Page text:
The use of commas with restrictive and nonrestrictive clauses has always been a source of great concern for the general population, so let’s clear up any misunderstandings that might still exist so that all, especially me, can move on with their lives.
Oftentimes, restrictive and nonrestrictive clauses are relative clauses. Relative
clauses use a relative pronoun (who, which, that, whom) and verb: who knows me, that like this food, whom he saw, which I watched yesterday.
A restrictive clause is essential to the meaning of the sentence and uses no
comma on either side of it. Were you to delete the restrictive clause, the meaning of the sentence would change:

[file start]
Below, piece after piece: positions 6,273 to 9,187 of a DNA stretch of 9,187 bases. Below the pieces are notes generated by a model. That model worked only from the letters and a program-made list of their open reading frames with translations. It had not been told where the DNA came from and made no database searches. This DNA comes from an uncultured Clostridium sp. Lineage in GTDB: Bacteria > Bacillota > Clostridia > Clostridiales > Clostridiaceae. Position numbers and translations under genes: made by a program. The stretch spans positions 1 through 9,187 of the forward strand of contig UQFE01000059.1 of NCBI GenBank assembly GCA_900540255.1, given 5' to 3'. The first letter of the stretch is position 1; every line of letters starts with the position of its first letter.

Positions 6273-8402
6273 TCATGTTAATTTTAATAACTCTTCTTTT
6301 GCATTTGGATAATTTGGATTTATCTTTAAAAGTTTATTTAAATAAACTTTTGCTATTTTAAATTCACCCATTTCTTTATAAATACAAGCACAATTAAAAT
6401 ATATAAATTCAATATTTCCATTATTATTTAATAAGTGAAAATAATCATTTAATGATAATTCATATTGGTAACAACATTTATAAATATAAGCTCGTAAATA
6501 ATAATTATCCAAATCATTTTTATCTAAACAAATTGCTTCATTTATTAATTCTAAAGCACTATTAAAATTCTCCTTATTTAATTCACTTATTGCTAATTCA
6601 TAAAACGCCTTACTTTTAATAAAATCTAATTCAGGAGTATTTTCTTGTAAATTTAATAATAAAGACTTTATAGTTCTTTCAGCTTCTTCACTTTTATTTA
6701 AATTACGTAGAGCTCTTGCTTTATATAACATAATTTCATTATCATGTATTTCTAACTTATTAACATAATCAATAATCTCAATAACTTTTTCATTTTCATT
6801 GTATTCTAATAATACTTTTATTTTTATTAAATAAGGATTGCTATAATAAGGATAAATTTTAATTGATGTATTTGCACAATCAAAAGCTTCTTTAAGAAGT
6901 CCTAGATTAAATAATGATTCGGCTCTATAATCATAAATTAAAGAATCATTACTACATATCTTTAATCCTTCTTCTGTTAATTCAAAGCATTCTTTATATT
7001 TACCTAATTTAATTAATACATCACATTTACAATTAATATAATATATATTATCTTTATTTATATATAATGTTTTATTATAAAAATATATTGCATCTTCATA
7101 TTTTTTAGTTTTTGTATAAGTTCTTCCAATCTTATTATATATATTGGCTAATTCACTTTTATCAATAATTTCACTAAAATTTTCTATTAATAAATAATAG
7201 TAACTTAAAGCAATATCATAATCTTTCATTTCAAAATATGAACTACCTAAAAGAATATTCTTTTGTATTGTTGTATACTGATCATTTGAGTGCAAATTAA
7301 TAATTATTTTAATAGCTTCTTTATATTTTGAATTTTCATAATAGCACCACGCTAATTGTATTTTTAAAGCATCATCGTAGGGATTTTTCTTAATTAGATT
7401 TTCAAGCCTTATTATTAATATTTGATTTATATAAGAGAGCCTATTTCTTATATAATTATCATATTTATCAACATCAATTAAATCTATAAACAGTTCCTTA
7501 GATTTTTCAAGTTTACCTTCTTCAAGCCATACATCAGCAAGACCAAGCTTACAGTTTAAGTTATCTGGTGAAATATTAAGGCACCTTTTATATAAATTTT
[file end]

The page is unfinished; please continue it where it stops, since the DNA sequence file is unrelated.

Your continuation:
My sister who lives in Nebraska was a musician in many bands. (If I had more than one sister, this helps the reader understand that I am discussing only the one who lives in Oregon, not any of the other sisters.)
On the other hand, a nonrestrictive clause is not essential to the sentence’s meaning, so you could lift out the clause enclosed by the commas—and the sentence’s meaning would be clear:
My sister, who lives in Nebraska, was a musician in many bands. I am discussing her profession, and the reader doesn’t know if I have one sister or several, but knowing that isn’t necessarily essential to the sentence’s meaning. What is contained in the commas is somewhat of an aside: “Oh yeah, and by the way, she lives in Nebraska.”
I hope you get lots of grammar presents over the holidays and during the year. And for this one, you’re welcome.
My English Quarters
Hallie Belt, M.A. and B.A., English